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Red Mulberry (Rubra)

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Red Mulberry (Rubra)

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The Red Mulberry (Rubra) is generally described as a perennial tree. This is native to the U.S. (United States) has its most active growth period in the spring and summer . The greatest bloom is usually observed in the early spring, with fruit and seed production starting in the spring and continuing until summer. Leaves are not retained year to year. The Red Mulberry (Rubra) has a moderate life span relative to most other plant species and a moderate growth rate. At maturity, the typical Red Mulberry (Rubra) will reach up to 70 feet high, with a maximum height at 20 years of 45 feet.

The Red Mulberry (Rubra) is easily found in nurseries, garden stores and other plant dealers and distributors. It can be propagated by bare root, container, cuttings, seed. It has a slow ability to spread through seed production and the seedlings have high vigor. Note that cold stratification is not required for seed germination and the plant cannot survive exposure to temperatures below -33°F. has medium tolerance to drought and restricted water conditions.

Uses of : Landscaping, Medicinal, Culinary, etc.

Ethnobotanic: Red mulberry was used by several Native American tribes to treat a variety of ailments. The sap was used to treat ringworm (Foster and Duke 2000). The Cherokee made a tea from the leaves of the plant for treatment of dysentery, weakness, and difficulty urinating (Hamel and Chiltoskey 1975). The Comanche used the fruit of the red mulberry as a food source (Carlson and Jones 1940, Moerman 1998).

General Characteristics

General: Mulberry Family (Moraceae). Red mulberry is a tree that can reach 20 m in height and 45 cm in diameter. Red mulberry has a short trunk and stout, spreading branches that form a round-topped crown. The bark can be smooth or scaly and is dark brown in color. The branchlets are covered with short hairs. The leaves are simple, alternate, and up to 2 dm long. The leaves are broad, egg-shaped, and lobed. The base of the leaf is square, as if it has been cut off abruptly. The tip of the leaf is pointed. The leaves have sharply serrated margins. The upper leaf surface is rough to the touch. The lower surface is soft and covered with short hairs. The petioles are 2 to 3 cm long and produce a milky fluid when broken. The catkins that bear stamens are 2 to 5 cm long. The catkins that bear pistils are 2 to 2.5 cm long. Red mulberry has aggregate fruits that are 2 to 3 cm long. The fruits are juicy and have a dark purple color.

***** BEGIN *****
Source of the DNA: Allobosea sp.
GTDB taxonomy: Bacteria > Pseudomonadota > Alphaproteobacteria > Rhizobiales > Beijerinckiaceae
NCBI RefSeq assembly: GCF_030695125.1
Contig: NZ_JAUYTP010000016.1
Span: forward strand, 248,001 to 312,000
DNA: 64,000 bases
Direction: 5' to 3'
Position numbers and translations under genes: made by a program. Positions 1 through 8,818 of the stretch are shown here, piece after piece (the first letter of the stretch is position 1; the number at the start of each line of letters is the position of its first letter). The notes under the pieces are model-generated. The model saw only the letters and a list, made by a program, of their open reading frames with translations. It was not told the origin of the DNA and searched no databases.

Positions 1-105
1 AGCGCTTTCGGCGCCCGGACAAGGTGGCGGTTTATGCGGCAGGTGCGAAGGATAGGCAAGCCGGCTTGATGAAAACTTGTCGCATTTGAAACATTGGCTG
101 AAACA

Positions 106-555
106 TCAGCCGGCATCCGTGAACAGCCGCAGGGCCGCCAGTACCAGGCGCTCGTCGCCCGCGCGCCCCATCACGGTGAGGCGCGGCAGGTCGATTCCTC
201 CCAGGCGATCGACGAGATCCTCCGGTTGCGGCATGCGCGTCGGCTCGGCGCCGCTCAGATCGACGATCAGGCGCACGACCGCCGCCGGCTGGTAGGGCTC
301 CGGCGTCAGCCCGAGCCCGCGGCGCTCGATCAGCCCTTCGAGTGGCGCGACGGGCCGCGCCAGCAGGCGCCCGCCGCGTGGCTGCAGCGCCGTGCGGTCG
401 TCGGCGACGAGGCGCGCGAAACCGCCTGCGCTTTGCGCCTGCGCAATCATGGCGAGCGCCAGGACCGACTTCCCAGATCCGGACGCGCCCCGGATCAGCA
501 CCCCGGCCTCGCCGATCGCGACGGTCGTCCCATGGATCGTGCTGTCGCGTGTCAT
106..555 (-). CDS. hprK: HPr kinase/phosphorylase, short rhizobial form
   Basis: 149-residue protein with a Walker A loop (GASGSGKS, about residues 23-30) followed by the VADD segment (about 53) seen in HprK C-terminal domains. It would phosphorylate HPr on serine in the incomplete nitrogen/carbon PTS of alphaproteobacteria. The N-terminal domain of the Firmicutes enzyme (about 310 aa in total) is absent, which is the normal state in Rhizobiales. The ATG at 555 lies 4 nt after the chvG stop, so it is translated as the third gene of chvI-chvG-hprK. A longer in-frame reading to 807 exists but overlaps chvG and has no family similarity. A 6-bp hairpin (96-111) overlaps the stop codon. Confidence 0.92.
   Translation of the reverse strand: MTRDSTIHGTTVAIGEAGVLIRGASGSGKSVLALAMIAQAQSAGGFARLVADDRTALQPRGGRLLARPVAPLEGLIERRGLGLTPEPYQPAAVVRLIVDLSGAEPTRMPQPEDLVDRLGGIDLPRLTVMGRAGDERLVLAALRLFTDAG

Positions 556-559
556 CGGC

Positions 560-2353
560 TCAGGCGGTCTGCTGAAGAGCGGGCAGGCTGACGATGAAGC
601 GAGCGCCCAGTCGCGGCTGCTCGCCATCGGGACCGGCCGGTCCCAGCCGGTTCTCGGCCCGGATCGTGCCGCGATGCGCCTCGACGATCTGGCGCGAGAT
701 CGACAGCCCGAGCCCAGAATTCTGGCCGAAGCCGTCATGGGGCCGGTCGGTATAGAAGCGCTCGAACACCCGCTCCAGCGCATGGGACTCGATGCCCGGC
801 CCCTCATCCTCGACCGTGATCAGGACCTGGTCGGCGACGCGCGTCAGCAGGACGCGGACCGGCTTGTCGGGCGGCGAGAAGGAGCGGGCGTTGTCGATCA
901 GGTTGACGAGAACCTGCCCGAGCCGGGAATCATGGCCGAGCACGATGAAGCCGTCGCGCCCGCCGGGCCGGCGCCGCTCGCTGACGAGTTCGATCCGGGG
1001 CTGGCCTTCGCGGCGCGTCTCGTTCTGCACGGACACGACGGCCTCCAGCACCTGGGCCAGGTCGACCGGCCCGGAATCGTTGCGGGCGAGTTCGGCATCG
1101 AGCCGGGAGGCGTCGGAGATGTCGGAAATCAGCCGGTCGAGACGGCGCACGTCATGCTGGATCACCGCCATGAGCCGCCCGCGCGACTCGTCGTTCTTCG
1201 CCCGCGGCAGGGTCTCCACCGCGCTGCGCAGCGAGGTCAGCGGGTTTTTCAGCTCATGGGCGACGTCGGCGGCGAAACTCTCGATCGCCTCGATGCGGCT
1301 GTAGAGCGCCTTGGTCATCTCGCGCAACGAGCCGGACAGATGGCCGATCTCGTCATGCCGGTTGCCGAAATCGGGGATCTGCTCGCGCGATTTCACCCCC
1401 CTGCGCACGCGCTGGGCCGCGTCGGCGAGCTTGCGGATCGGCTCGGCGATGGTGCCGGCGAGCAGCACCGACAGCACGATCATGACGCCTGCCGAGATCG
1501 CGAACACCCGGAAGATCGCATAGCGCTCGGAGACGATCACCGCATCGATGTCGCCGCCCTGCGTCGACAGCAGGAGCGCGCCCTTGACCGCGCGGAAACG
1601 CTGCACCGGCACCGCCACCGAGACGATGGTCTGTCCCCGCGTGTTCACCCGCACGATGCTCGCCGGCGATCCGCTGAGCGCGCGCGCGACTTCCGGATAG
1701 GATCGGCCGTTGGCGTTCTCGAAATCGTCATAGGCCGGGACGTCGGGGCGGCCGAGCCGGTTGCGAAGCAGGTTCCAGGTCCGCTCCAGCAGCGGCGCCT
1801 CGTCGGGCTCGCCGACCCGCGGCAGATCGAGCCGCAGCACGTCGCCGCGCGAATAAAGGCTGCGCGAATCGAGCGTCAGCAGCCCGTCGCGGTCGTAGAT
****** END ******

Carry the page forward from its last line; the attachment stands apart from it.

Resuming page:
Required Growing Conditions

For current distribution, please consult the Plant Profile page for this species on the PLANTS Web site.

Habitat: Red mulberry is found in floodplains, river valleys, and moist hillsides.

Adaptation Red mulberry is fire intolerant. However, it colonizes post-fire sites when sufficient moisture is available.

General Upkeep and Control